I paid for two lots of dinner, two glasses of her wine, and two pints for me, until I ran out of cash. She still had almost a glassful left, and I said "I wonder if I could be so rude as to ask you to buy me a drink? It's just that they won't accept a card for less than ten pounds."

I liked her and wanted another meeting. We left the pub, and she walked me to the wrong bus stop. She assumed that the bus to Blackpool might possibly leave from the ferry terminal, but in the way that the English refuse to co-ordinate public transport, there is no bus stop there, just a pole with a yellow thing on its top that looks like one but which is actually some public art bollocks about Fleetwood's fishing "heritage."

"So, possibly see you again?" I ventured, the wind-whip of gills and fins desiccating our faces. At this moment, time slowed like frozen vodka. She flinched away from me as I went to kiss her on the cheek, jerking her head to look over there. She then walked off without a word, leaving me confusedly standing next to an information panel about cod.

The bus came and I waved it down. It carried on serenely, and the realisation came to me that this isn't a bus stop. Breathlessly late for my train at Blackpool, I ran on to a carriage suffused with that special quality of fug that only Northern Rail can manage.

"Had a great time this afternoon. Maybe meet for another drink / coffee / bottle of turps sometime?"

Nothing, no reply at all.

The following evening I sent another text. "Come on Veronica, don't keep me in suspenders like this!"

Oh dear me. Three days later:

looby,

I haven't bothered to read your further messages because you have totally overstepped the mark.

1. I told you my text allowance had run out & that the few mins I had left on call allowance were for emergencies only.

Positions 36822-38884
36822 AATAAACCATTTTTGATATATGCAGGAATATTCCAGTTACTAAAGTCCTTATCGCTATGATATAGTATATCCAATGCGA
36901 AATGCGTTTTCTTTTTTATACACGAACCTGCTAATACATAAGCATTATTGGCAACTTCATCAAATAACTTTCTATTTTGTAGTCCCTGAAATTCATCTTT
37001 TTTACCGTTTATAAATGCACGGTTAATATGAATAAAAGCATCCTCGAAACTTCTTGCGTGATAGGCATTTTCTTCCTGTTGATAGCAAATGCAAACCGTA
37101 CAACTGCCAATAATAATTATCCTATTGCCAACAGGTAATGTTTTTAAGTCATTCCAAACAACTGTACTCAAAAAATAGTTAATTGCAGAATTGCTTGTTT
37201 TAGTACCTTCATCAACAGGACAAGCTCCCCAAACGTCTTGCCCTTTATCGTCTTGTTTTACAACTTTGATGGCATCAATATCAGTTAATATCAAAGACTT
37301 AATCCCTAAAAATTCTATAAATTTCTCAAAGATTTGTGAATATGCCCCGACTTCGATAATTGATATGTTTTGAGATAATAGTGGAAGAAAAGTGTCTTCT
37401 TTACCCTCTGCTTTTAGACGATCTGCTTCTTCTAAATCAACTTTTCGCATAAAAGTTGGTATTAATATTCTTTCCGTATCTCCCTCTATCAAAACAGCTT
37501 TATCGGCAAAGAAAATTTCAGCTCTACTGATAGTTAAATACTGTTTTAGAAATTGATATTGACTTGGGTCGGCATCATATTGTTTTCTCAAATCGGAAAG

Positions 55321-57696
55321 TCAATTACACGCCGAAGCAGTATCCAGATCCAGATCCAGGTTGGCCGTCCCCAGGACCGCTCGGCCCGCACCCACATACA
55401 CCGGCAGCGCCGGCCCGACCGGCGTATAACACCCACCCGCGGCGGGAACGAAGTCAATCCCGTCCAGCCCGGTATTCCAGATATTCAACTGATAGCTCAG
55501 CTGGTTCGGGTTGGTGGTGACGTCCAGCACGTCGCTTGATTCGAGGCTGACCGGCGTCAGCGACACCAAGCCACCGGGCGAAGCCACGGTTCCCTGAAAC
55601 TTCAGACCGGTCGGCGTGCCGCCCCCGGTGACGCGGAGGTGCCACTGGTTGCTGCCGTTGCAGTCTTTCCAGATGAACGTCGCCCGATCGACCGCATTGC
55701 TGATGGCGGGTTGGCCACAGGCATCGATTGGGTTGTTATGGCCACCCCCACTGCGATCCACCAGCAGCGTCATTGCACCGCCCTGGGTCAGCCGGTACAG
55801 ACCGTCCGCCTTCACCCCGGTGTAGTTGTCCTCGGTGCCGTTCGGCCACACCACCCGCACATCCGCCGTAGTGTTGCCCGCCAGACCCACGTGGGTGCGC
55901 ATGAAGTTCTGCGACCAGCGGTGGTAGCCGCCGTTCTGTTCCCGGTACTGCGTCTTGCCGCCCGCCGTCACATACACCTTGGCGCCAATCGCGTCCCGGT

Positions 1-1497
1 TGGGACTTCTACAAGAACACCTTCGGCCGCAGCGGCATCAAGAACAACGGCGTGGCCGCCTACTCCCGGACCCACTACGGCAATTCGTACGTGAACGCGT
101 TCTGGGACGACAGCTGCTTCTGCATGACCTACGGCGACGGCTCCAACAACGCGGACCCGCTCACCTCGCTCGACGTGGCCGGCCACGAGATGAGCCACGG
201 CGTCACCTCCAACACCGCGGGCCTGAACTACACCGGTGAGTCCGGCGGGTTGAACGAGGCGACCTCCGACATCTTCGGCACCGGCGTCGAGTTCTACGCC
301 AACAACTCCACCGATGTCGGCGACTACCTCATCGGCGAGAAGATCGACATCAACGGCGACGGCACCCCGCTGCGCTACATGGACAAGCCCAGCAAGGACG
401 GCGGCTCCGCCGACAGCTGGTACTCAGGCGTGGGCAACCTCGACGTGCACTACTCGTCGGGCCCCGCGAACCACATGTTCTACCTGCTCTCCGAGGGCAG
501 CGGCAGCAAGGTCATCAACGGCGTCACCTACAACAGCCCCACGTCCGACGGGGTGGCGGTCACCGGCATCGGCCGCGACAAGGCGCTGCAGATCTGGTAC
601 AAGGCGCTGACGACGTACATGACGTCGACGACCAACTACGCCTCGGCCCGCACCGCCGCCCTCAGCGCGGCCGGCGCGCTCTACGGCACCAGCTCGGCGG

2. Did it not occur to you that something might have happened to my dad, (considering the call I got on Wednesday, & which I told you all about), you selfish idiot ?

3. On top of that, we met once.....let me repeat that....once!! How dare you harangue me with texts or messages on here just because I didn't respond when you wanted me to?

4. You are so self-centred & self-absorbed it's untrue.....anyone with a modicum of intelligence or maturity would not have behaved in the way you have done. So grow up, man up, & behave like the adult you are. I have absolutely no interest in you either as a man, or as a human being.

I replied.

Thanks for clarifying that. I'd have been only too willing to be whatever a shoulder I could have been vis-à-vis your Dad. I went through the same thing myself in November. [That's not quite true. My Dad died November last year and he didn't have Alzheimers.]

Never mind though, thanks for getting back to me, and I wish you well.

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looby, n.; pl. loobies. A lout; an awkward, stupid, clownish person


M / 51 / Lancaster ("the Brighton of the North").

"Looby is a left-wing intellectual who is obsessed with a) women's clothes and b) tits." -- Joy of Bex.

WLTM literate woman, 40-65. Must have nice tits, a PhD, and an mdma factory in the shed, although the first on its own will do in the short term.


There are plenty of bastards who drink moderately. Of course, I don't consider them to be people. They are not our comrades.
Sergei Korovin, quoted in Pavel Krusanov, The Blue Book of the Alcoholic

I am here to change my life. I am here to force myself to change my life.
Chinese man I met during Freshers Week at Lancaster University, 2008

The more democratised art becomes, the more we recognise in it our own mediocrity.
James Meek

I hate the iPod; I hate the idea that music is such a personal thing that you can just stick some earplugs in your ears and have an experience with music. Music is a social phenomenon.
Jeremy Wagner

La vie poetique has its pleasures, and readings--ideally a long way from home--are one of them. I can pretend to be George Szirtes.
George Szirtes

One good thing about being a Marxist is that you don't have to pretend to like work.
Terry Eagleton, What Is A Novel?, Lancaster University, 1 Feb 2010

The working man is a fucking loser.
Mick, The Golden Lion, Lancaster, 21 Mar 2011